10 Ways to Find More Local Facebook Fans


social media how to Are you a small business using Facebook?

Do you need ideas to reach your local Facebook audience?

If you’re a small business you need to localize your marketing efforts to reach your real customers.

In this article I’ll share 10 ways you can encourage your local community to find and like you on Facebook.

Why Local Facebook Fans?

If you’re a local small business, you’re likely most interested in customers in your area, not those scattered around the country or globe. While Facebook provides ample opportunity to increase brand awareness and visibility, it can reach beyond your targeted audience, costing you time and money.

find local facebook fans

What you need to know to find local Facebook fans.

When you focus your Facebook marketing efforts on your local community, you become more visible to the people you want to reach. Your interactions with your community as a whole and how you bring that relationship to Facebook establish your business as reliable, trustworthy and influential.

#1: Use Local Keywords in Page Settings

If you want locals to find you, you have to make it easy for them. You can do that by refining your page setup to include keywords related to your business and location.

Go into your Facebook page settings and take a look at the Page Info tab. How does it look? Is everything filled in?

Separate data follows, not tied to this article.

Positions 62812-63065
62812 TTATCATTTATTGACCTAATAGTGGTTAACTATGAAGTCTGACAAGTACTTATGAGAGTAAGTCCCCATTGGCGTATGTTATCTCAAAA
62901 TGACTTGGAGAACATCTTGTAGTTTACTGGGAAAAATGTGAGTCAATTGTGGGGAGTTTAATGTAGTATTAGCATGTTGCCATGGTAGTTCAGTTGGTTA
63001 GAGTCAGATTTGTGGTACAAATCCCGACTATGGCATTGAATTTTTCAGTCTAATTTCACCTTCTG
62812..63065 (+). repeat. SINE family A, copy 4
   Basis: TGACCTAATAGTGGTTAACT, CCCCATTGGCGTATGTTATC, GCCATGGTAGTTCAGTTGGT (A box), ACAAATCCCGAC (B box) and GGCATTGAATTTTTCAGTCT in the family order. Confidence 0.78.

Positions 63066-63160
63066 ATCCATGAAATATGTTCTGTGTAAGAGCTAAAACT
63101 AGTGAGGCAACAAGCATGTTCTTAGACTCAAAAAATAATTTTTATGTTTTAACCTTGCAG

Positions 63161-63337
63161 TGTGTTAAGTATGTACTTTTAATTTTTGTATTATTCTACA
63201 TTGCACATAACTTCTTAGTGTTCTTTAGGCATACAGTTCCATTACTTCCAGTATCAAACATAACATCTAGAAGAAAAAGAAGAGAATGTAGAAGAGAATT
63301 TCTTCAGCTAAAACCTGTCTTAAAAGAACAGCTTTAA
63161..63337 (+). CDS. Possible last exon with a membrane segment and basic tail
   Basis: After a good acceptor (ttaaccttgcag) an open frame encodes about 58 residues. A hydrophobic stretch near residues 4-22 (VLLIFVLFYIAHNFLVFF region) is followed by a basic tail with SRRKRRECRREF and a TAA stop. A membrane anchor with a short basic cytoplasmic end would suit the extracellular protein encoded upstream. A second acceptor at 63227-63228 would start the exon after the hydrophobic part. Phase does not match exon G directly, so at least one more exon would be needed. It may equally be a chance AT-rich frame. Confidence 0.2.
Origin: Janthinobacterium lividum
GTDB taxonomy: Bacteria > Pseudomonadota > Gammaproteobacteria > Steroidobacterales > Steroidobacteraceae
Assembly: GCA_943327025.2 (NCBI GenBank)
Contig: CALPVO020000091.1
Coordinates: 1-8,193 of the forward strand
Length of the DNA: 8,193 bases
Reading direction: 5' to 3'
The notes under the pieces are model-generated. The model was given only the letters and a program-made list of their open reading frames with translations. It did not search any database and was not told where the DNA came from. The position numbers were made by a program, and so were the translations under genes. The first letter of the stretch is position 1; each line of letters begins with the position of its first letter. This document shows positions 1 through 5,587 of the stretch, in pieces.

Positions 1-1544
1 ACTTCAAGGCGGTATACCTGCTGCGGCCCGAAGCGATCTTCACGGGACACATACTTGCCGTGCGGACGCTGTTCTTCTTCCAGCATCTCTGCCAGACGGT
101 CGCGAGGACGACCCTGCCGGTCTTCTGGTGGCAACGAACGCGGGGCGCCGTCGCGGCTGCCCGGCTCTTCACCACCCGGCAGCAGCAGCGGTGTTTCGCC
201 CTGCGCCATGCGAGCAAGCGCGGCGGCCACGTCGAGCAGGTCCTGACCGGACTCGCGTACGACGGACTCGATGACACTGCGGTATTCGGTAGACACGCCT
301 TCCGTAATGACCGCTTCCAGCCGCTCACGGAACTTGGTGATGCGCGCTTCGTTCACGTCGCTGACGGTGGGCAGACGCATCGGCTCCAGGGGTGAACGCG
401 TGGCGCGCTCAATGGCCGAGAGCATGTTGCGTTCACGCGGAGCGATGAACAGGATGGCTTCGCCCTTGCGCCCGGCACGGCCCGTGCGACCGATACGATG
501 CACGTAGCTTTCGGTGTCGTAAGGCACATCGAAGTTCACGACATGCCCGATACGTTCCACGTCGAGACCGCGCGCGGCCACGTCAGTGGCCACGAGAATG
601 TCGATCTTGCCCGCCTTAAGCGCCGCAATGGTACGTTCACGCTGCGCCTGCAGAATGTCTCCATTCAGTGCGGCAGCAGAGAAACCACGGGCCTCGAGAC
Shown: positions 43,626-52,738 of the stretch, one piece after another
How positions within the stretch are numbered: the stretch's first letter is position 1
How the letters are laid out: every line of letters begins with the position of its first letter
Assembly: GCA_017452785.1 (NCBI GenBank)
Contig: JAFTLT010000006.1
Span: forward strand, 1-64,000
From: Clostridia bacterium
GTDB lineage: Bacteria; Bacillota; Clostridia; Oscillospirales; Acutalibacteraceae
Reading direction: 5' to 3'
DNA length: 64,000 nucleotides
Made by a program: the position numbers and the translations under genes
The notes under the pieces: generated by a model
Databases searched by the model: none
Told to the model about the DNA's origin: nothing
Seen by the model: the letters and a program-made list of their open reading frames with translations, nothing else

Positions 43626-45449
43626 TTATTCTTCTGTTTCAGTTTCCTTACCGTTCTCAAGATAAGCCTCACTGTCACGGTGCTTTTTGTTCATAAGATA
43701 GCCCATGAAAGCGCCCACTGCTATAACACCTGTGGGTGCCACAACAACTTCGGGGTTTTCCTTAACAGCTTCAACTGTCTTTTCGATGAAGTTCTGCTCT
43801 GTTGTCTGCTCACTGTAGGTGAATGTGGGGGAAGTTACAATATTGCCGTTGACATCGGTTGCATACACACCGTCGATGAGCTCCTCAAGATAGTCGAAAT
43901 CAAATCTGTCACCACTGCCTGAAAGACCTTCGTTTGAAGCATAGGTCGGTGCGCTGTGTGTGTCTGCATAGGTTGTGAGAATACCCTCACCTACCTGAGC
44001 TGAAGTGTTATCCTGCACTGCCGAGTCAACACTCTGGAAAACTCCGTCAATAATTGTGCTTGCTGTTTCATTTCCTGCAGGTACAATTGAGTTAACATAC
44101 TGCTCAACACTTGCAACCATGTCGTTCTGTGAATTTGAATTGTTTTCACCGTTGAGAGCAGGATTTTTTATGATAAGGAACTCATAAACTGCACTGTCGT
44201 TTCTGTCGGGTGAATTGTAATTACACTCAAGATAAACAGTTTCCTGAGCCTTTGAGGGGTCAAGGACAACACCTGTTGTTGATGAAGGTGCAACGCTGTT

Two important places where you can include keywords (including your business name and location) are your personalized Facebook web address and page description (both short and long).

facebook page info settings

Make sure your basic page information is complete.

A personalized Facebook web address helps people find you easily. I suggest including both your business name and your location—especially if there are other businesses with your name or you can’t get the web address you want.

Your page descriptions, both short and long, are prime places to use keywords related to your business and location. Your short and long descriptions don’t need to be the same, but each should include your business name, your location and keywords related to your products and services. Make sure your phone number and address are front and center.

The short description shows in the About section of your Facebook page and people can click on it to see both the short and long descriptions for more information.

Even if you have an established Facebook page with a strong fan base, it’s still a good idea to check and update your settings every once in awhile.

#2: Pay Attention to Audience Insights

The Audience Insights feature is a great way to find out what your local audience is interested in so you can share topics and images they’re most likely to engage with.

To find Audience Insights, click Build Audience at the top right of your page and choose Use Ads Manager. On the resulting page, choose Audience Insights from the left sidebar.

On the Create Audience page, click on Location to access data about your local audience’s preferences and demographics. You can see everything from age and relationship status to education level and purchase behavior—and so much more.

creating a facebook audience

Find out what your local audience is interested in.

With Audience Insights, you can also discover your fans’ interests, other pages they like and whether they’re more interested in purchasing on a digital platform (such as Facebook) or in person at your storefront.